White Hart Crest of the Royal County of Berkshire David Nash Ford's Royal Berkshire History

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Chieveley - © Nash Ford Publishing

Home of the Pococks

Chieveley is now best known for its Service Station at the Newbury junction on the M4 motorway, but the place has a long history. Just south of the village, at Snelsmore, is Bussock Camp, an Iron Age hillfort standing on the high ground overlooking the Winterbourne Brook. Not much is known about it, but it may have been occupied between the third and second centuries bc, as there are tracks to Grimsbury Castle in Hermitage which dates from that period. It has four entrances, all on the east side, facing Grimsbury.

The name of the village was originally Cifan-Lea. A name said, in a 10th century charter of King Edred, to have been given to the place a long time ago by the tillers of the soil. It is supposed to mean ‘Chive Clearing’ because of the wild chives that grow in the area, apparently introduced by the Romans. King John visited the village in 1207 and may have stayed at the grange there held by Abingdon Abbey. The monks also appear to have had a small cell at Bradley Court, east of the village, tending to lepers in the 1270s. Both these manors came into the hands of the widespread Pocock family in the late 16th century. The family produced a number of notable characters, including Adm. Sir George Pocock and the theologian, Edward Pocock, whose father was the local vicar. The Pococks of Raymead in Maidenhead are also said to have been their descendants: Capt. Sir Isaac Pocock, his brother Nicholas Pocock, the marine artist, and the latter’s sons, Isaac Pocock, the artist and dramatist, and Lieut. William Pocock.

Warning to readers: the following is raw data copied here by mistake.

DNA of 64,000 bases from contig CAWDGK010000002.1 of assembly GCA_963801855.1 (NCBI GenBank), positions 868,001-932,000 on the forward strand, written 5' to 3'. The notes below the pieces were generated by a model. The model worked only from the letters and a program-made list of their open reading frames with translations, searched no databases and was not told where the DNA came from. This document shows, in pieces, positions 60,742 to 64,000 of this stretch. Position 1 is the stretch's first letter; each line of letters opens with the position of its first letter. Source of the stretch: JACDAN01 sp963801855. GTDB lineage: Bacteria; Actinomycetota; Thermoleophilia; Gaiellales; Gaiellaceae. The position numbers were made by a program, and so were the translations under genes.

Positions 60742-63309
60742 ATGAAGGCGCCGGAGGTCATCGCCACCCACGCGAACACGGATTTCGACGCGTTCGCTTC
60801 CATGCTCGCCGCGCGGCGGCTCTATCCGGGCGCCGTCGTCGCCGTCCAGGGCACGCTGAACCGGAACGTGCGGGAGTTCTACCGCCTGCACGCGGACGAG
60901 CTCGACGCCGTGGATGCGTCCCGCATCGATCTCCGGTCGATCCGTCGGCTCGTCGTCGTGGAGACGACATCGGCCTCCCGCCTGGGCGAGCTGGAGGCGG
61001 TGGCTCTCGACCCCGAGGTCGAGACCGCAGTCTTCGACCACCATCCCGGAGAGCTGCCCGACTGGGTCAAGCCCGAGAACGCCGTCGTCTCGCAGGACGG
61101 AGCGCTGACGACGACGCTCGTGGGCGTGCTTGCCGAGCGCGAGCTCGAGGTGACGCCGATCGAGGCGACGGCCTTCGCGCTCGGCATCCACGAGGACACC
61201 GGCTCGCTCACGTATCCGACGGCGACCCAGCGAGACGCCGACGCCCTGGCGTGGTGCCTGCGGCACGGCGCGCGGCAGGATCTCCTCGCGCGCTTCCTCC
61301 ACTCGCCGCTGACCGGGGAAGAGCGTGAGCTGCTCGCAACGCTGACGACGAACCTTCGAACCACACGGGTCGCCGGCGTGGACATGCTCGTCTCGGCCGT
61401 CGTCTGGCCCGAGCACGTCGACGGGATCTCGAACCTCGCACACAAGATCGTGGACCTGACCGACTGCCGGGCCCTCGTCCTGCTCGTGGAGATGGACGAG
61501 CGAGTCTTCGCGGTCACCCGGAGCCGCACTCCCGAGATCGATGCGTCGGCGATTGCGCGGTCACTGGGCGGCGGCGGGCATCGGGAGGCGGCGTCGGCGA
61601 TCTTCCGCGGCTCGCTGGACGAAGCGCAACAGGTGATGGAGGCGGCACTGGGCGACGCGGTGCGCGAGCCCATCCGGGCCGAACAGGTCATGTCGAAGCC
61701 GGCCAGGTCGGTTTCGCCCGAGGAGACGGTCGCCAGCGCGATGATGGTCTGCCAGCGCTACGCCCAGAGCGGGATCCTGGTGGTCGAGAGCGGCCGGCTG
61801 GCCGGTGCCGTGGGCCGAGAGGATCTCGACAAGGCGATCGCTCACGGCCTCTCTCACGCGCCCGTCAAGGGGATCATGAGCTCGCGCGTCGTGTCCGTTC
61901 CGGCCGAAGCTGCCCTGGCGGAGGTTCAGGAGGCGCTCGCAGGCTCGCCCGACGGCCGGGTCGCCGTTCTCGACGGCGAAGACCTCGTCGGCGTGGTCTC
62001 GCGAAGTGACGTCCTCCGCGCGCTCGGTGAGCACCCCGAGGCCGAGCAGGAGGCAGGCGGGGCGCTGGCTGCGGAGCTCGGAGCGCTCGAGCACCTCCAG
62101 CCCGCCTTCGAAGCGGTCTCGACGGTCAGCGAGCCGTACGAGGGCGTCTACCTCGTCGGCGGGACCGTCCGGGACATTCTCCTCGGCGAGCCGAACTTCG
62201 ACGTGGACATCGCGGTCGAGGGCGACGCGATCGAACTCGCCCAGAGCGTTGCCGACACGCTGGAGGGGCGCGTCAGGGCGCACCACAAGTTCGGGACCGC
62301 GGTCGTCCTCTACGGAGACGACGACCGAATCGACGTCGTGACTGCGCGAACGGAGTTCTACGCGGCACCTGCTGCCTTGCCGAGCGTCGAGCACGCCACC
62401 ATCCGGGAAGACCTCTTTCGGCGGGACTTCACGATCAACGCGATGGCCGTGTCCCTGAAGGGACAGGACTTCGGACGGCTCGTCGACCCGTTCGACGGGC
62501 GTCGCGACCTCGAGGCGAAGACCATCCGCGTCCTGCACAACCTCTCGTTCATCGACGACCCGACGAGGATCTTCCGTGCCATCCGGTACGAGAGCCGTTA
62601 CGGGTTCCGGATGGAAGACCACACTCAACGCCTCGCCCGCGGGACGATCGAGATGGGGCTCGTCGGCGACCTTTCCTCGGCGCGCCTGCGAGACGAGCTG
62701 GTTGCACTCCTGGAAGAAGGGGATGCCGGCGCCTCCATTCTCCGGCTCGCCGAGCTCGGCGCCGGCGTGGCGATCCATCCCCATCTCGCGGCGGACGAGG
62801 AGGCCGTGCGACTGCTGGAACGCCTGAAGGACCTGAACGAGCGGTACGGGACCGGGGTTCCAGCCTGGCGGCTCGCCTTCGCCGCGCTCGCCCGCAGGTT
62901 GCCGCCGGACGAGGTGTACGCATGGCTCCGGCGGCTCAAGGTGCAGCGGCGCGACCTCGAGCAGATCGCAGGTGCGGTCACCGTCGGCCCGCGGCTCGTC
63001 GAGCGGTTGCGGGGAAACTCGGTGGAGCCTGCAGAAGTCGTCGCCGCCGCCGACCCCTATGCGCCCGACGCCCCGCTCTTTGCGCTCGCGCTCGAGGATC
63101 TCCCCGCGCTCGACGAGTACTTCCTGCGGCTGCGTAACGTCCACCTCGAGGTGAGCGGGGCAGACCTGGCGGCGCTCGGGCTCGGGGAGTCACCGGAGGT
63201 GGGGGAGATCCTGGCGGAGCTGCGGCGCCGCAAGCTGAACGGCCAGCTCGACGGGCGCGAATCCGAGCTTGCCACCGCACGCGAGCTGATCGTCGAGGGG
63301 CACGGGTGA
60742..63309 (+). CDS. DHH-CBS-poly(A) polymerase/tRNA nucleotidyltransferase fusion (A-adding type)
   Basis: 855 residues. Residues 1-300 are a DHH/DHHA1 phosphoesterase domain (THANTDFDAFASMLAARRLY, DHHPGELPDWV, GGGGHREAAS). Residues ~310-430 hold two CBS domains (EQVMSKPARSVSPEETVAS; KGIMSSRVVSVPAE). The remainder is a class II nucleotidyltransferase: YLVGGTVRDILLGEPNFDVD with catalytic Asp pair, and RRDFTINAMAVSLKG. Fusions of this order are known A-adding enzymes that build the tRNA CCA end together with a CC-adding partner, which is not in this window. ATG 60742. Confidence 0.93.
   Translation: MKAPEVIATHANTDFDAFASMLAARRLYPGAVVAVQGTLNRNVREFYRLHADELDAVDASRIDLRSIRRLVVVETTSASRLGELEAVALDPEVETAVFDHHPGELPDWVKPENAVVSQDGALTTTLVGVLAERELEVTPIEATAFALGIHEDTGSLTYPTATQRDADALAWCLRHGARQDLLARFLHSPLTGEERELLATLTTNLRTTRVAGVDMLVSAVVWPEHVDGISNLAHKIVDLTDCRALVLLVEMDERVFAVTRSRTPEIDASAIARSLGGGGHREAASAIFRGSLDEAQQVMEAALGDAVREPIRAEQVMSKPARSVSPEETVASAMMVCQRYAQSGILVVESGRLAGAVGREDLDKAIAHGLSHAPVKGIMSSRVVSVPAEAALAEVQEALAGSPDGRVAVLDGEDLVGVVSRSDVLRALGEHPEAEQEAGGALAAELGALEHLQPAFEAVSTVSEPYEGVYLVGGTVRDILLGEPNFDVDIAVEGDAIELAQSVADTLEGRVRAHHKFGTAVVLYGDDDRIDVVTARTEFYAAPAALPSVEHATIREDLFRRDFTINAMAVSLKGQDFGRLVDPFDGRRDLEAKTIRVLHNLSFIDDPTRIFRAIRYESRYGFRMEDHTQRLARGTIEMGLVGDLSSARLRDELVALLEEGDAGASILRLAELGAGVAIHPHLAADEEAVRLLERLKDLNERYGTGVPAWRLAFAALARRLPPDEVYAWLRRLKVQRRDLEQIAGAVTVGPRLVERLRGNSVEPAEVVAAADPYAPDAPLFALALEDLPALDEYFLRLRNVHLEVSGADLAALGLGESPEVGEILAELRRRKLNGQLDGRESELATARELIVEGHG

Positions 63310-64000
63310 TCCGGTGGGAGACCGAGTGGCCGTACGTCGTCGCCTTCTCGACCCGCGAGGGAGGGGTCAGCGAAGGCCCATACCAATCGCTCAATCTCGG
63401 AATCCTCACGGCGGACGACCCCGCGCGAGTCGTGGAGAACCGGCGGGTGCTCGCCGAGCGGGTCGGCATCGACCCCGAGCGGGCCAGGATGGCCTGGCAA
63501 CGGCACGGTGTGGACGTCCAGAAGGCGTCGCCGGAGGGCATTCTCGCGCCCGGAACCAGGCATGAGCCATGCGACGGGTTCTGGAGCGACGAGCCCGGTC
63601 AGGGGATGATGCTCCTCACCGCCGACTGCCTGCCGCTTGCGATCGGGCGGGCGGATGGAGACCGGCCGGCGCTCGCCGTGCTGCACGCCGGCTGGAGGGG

The parish church dates back to the 13th century. It has one of only three remaining Lenten Veil Screens in England. It was used for the hanging of a veil to screen off the altar during lent, but the practice was forbidden at the Reformation.

Though the old inn, at North Heath just west of Chieveley, still exists as a restaurant, the name of the ‘Blue Boar’ has sadly gone. It concealed a fascinating story, for it was named after the large sandstone wild boar which was for centuries was used as its sign. It was one of a pair from Ripley Castle in Yorkshire, replicas of those at the Uffizzi Palace in Florence. It went missing when the Parliamentarians camped at Ripley on the eve of the Battle of Marston Moor in July 1644, suddenly reappearing at North Heath in the October. It seems that the Roundhead soldiers took a fancy to the boar and carried it halfway across the country until they stopped on the Heath before the Second Battle of Newbury. Waller’s men had been sent round from Clay Hill to attack, from behind, the Royalists at Speen. The march took about a day, but the army rested the night on North Heath. The officers stayed at the inn, Cromwell among them.

See also other places in the ancient parish: Curridge, Leckhampstead, Oare & Winterbourne.


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